When I first began writing I was really concerned about what my characters said, in the sense that I didn’t want one of them to say something that might offend the reader, or something the reader might find controversial. Now, of course I’m not writing anything political or that sort of thing where I’ll be sent death threats. However, if one of my characters made a racial stereotype, (be it an actual race or a fey race), I didn’t want to upset my readers. I didn’t want to get blamed for what my characters were saying.
But, not until fairly recently–about a year ago, roughly–did I realize that, in a way, I don’t have a lot of control over what my characters say. I learned through writing their developments, and through letting them make the story happen, that their personalities will show up and make them say the things they do. Whether they hate women, men, gnomes, birds, cars, trees, anything; eventually it will surface, and we, as writers, need to make them say those things that can potentially offend. Because if we don’t, then these characters won’t be real. No one says appropriate things all the time. People’s personalities shape who they are, and what they say. Characters in our stories are no different.
I mean, in the end it seems as if, more often than not, when a character says something inappropriate or offensive, another character is there to counter it, whether it be by another piece of dialogue, or an action. So, there is always someone in the story that will appeal to the reader. Whether the reader agrees with the inappropriate statement, or the counter-statement/action, they can relate to either of the characters, and that can make them relate to the story better.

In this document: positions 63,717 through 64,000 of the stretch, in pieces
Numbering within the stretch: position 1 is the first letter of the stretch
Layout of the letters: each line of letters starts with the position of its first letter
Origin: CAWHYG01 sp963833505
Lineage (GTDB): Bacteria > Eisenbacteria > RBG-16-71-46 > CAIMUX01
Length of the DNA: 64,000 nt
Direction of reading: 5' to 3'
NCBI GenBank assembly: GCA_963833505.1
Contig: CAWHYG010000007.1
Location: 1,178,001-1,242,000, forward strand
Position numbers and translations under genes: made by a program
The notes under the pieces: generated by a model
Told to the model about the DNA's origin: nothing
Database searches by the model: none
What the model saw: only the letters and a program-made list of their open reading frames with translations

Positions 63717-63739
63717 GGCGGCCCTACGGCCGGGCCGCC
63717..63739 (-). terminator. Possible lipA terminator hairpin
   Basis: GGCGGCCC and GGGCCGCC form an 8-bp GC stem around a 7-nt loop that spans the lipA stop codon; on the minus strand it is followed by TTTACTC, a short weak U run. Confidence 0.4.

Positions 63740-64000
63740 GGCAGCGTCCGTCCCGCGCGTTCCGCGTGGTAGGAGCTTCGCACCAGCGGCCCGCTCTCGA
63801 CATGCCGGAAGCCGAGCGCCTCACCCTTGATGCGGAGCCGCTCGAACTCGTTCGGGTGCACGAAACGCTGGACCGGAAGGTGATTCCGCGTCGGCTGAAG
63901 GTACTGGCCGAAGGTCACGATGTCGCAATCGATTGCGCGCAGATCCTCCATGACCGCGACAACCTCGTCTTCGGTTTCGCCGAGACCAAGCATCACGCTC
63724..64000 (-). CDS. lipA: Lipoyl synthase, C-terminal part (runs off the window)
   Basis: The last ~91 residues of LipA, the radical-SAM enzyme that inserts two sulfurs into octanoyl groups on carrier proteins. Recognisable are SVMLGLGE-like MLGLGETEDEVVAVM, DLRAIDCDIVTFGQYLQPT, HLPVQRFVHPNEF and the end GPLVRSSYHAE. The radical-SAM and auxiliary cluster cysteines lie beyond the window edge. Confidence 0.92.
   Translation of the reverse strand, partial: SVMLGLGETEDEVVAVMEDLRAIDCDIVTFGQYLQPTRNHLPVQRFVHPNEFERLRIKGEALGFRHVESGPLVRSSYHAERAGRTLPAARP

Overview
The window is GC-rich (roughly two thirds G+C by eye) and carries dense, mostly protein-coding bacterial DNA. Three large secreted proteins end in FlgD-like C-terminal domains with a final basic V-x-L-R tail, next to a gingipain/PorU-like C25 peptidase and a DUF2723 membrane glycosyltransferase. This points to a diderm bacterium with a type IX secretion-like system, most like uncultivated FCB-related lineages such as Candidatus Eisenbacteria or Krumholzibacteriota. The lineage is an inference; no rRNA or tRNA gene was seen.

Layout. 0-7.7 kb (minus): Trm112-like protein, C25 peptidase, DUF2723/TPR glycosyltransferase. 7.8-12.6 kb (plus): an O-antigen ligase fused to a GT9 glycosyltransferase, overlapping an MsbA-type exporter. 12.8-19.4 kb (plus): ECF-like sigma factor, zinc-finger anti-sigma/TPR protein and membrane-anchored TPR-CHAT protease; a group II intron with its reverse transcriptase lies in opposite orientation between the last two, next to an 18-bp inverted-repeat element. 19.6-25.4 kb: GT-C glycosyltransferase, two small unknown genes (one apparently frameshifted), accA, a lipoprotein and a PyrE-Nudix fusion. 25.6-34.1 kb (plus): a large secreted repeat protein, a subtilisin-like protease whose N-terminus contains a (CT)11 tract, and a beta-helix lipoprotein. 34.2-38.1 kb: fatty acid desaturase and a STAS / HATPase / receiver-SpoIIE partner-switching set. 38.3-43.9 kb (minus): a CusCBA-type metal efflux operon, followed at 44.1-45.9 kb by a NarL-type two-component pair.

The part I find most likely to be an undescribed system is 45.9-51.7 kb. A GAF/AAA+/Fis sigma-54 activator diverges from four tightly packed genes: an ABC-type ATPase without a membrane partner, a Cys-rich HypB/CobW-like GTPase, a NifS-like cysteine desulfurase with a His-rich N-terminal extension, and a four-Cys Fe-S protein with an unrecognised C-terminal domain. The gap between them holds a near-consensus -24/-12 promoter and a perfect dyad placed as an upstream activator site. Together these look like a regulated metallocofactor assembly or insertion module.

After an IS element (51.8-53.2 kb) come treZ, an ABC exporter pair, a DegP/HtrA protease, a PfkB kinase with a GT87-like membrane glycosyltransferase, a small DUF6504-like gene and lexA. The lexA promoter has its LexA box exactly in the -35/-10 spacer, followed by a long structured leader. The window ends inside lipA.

Also, a character’s back story can do a lot to shape their dialogue. One particular event I tend to turn to–more often than I like–is that a character’s family was murdered by a particular people. Be it bandits, pirates, a rival tribe, an invading country, whatever. That event can shape how the character feels and acts. It will develop a hatred for that specific group or people, and therefore they are much more likely to say negative things about them. Now, of course, to turn that into an interesting story, a writer may end up having that person team up with a person from the invading force, or a person related to them, but not part of actual force. This will force them to overcome their hatred in the end. But, the writer cannot be held responsible for what the hate-feeling character says.
Have you ever been blamed for what your characters say? Do you ever feel like you can’t let a character say something because you think it will offend someone?